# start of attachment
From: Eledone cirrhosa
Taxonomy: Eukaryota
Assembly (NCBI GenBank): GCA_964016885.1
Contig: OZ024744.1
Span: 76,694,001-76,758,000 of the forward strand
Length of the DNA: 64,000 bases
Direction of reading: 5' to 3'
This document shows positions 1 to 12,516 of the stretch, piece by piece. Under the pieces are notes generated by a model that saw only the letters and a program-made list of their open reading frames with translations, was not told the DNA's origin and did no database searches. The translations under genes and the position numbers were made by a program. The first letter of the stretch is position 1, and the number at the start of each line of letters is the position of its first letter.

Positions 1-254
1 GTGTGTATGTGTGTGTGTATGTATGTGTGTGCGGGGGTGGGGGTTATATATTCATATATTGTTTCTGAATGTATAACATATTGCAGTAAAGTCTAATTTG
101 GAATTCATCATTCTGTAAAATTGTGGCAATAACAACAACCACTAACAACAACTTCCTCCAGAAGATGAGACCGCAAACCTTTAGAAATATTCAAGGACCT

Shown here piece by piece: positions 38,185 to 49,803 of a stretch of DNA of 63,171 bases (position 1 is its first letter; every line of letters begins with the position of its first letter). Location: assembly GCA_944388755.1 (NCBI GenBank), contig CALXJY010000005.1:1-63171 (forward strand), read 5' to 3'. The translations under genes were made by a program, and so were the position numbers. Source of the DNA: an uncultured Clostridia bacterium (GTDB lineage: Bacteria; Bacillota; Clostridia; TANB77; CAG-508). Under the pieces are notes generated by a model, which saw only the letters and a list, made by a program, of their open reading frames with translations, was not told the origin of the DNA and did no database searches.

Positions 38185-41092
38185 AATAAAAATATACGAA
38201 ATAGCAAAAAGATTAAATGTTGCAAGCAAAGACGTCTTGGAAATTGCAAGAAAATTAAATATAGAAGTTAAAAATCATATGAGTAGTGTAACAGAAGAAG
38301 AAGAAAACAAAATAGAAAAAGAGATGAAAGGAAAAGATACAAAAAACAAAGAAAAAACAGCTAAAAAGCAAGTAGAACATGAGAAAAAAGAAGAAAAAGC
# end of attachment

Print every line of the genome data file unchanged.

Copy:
From: Eledone cirrhosa
Taxonomy: Eukaryota
Assembly (NCBI GenBank): GCA_964016885.1
Contig: OZ024744.1
Span: 76,694,001-76,758,000 of the forward strand
Length of the DNA: 64,000 bases
Direction of reading: 5' to 3'
This document shows positions 1 to 12,516 of the stretch, piece by piece. Under the pieces are notes generated by a model that saw only the letters and a program-made list of their open reading frames with translations, was not told the DNA's origin and did no database searches. The translations under genes and the position numbers were made by a program. The first letter of the stretch is position 1, and the number at the start of each line of letters is the position of its first letter.

Positions 1-254
1 GTGTGTATGTGTGTGTGTATGTATGTGTGTGCGGGGGTGGGGGTTATATATTCATATATTGTTTCTGAATGTATAACATATTGCAGTAAAGTCTAATTTG
101 GAATTCATCATTCTGTAAAATTGTGGCAATAACAACAACCACTAACAACAACTTCCTCCAGAAGATGAGACCGCAAACCTTTAGAAATATTCAAGGACCT

Shown here piece by piece: positions 38,185 to 49,803 of a stretch of DNA of 63,171 bases (position 1 is its first letter; every line of letters begins with the position of its first letter). Location: assembly GCA_944388755.1 (NCBI GenBank), contig CALXJY010000005.1:1-63171 (forward strand), read 5' to 3'. The translations under genes were made by a program, and so were the position numbers. Source of the DNA: an uncultured Clostridia bacterium (GTDB lineage: Bacteria; Bacillota; Clostridia; TANB77; CAG-508). Under the pieces are notes generated by a model, which saw only the letters and a list, made by a program, of their open reading frames with translations, was not told the origin of the DNA and did no database searches.

Positions 38185-41092
38185 AATAAAAATATACGAA
38201 ATAGCAAAAAGATTAAATGTTGCAAGCAAAGACGTCTTGGAAATTGCAAGAAAATTAAATATAGAAGTTAAAAATCATATGAGTAGTGTAACAGAAGAAG
38301 AAGAAAACAAAATAGAAAAAGAGATGAAAGGAAAAGATACAAAAAACAAAGAAAAAACAGCTAAAAAGCAAGTAGAACATGAGAAAAAAGAAGAAAAAGC